The Caldecott Medal, awarded each year for outstanding children’s book illustrations, “defines the picture book audience as birth to age 14” (Fingerson & Killeen 32). Many topics tackled by picture book authors are more appropriate for middle school students and are created with the adolescent reader in mind. Their topics are sophisticated, inviting in-depth discussion. Issues that are important and very real to young adolescents—homelessness, crime, environmental problems (Beane 1993)—are easily explored through picture books. The mature content of these books, written specifically for middle school readers, lends itself to opportunities for thoughtful analysis and critical thinking.

It seems that  picture books are worth a thousand words and offer a positive reading experience for everyone.

Homework–Do we need it?

By: Patrick Miller, Intermediate Math Teacher

Why is Homework Important? What does my child gain from doing work outside the classroom?  These are questions parents often ask when it comes to assignments outside the classroom. Homework should be positive in the eyes of the children.  It should be short and to the point. The goal is to practice on the concept that was just taught in class and to be a review of previous concepts.  Also, if a student feels confident about the homework assignment, it will translate in the test scores on the particular concept.  If a student struggles on the concept, it gives the student a wonderful opportunity to reach out and ask for help.  Homework teaches children major life skills they will need for the rest of their life.  Three major life skills are time management, problem solving, and self-discipline.


The time management piece is one of the most difficult for children.  If a student learns about time management and how to prioritize all of their tasks, deadlines will be met on time.  Learning to complete assignments on time and prioritizing assignments based on length of assignment and due date will help them in the future. Time management has a real-world connection, such as, paying bills as an adult.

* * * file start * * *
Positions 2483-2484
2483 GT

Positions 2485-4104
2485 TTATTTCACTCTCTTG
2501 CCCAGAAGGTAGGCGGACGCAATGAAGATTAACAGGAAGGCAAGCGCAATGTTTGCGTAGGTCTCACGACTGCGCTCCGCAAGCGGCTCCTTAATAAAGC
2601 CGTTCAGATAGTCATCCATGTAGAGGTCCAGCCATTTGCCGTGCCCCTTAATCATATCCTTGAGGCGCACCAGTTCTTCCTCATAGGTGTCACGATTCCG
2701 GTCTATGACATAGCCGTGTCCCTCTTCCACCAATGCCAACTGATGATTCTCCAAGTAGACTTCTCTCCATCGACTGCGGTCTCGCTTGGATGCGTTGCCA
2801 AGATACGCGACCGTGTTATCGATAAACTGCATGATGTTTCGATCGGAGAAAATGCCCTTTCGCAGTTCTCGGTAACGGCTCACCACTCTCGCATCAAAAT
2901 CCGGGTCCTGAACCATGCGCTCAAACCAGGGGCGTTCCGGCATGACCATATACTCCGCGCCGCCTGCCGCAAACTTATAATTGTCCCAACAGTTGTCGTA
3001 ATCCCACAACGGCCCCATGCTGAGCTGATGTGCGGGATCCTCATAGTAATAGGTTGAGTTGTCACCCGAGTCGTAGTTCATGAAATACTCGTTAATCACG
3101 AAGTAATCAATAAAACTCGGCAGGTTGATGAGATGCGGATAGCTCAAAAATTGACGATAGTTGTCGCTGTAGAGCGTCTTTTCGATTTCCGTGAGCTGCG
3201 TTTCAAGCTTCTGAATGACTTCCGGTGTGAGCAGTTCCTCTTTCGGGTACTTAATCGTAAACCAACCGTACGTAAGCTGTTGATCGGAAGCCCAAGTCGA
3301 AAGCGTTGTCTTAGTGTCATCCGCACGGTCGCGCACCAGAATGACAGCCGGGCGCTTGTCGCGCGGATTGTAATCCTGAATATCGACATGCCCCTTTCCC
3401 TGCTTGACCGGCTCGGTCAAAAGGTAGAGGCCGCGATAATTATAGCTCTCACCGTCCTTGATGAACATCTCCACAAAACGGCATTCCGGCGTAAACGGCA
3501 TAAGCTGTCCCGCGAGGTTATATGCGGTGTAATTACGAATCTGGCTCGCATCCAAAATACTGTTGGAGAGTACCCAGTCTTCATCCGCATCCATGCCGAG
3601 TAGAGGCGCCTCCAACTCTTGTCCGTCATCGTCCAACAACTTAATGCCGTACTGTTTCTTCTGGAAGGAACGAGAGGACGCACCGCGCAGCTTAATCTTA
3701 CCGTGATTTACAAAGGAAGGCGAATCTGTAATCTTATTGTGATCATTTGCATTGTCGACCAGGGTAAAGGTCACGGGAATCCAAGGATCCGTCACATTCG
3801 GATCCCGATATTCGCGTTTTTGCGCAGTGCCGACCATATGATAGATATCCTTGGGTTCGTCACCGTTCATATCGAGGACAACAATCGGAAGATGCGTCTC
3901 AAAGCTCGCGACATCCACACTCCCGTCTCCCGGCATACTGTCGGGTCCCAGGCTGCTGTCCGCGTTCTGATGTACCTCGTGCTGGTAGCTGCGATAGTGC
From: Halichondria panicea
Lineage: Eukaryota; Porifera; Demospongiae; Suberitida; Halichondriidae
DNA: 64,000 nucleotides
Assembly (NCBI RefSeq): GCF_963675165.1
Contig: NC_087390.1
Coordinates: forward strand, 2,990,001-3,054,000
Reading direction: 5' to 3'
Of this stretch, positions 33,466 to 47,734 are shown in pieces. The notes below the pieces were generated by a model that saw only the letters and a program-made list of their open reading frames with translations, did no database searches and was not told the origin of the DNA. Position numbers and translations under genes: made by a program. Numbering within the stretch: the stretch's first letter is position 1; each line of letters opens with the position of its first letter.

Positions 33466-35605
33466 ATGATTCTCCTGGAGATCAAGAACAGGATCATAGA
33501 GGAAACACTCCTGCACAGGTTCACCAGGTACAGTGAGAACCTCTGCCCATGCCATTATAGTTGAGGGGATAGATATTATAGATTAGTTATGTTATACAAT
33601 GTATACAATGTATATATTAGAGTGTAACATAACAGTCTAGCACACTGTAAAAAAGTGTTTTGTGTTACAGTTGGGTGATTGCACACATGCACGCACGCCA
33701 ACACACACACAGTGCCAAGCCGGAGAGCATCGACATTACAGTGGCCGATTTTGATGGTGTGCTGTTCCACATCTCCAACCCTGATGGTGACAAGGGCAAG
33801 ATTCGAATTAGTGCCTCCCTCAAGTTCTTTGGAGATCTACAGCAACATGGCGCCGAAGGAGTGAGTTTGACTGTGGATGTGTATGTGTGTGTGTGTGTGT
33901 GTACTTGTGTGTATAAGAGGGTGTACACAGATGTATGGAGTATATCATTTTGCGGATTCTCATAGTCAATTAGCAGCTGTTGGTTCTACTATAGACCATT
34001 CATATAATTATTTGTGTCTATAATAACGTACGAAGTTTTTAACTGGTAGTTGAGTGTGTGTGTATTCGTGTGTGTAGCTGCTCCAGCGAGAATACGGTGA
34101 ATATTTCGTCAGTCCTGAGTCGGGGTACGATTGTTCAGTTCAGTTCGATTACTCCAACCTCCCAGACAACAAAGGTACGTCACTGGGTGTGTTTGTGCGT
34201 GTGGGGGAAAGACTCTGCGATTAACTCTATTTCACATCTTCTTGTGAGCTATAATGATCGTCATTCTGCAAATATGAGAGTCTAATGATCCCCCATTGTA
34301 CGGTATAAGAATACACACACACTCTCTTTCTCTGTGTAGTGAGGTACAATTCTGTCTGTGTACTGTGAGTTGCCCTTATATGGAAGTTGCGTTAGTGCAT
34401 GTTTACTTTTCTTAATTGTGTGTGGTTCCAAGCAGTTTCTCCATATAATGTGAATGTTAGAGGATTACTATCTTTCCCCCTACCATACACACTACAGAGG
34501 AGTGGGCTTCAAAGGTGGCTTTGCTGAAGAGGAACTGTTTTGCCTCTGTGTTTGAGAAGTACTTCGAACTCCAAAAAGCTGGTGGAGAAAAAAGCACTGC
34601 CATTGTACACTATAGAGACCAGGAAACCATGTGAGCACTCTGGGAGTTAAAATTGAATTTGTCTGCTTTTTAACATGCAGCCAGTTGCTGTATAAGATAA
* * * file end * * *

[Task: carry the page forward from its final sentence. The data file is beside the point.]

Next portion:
The problem-solving piece is a wonderful way for students to overcome challenges at an early age. Having students think through a problem to reach a solution is valuable and beneficial in the childhood development. Every challenge is not going to be a one-step process.  Challenges in life often require multi-step problem solving.  Also, another valuable life lesson in problem solving is every challenge is not going to be solved the same way.  For example, 2 x 1 = 2 and 4 x ½ = 2.  One person might have said that the correct way to solve the problem was 2 x1 while another person may have said 4 x ½.  If students get the correct answer and justify how they arrived at their answer that is most important.  If there was a minor mistake, a student can learn from their mistake if work is shown.


The self-discipline is another challenge that students face each day.  Do I want to go to the movie with my friends or stay at home and finish my homework?  We all know what is probably the most fun choice.  However, if we teach self-discipline at an early age it makes all the outside distractions easier to work though.  This will be very beneficial for students later on in high school and college.   Also, this self-discipline will equip everyone to being a life long learner.


Homework isn’t something teachers take lightly.  The goal isn’t to punish the students or to give busy work. Homework serves a purpose in your child’s education and one that will help them throughout their life.

Fitness & Weight Training

By: John Crosby, Fitness Instructor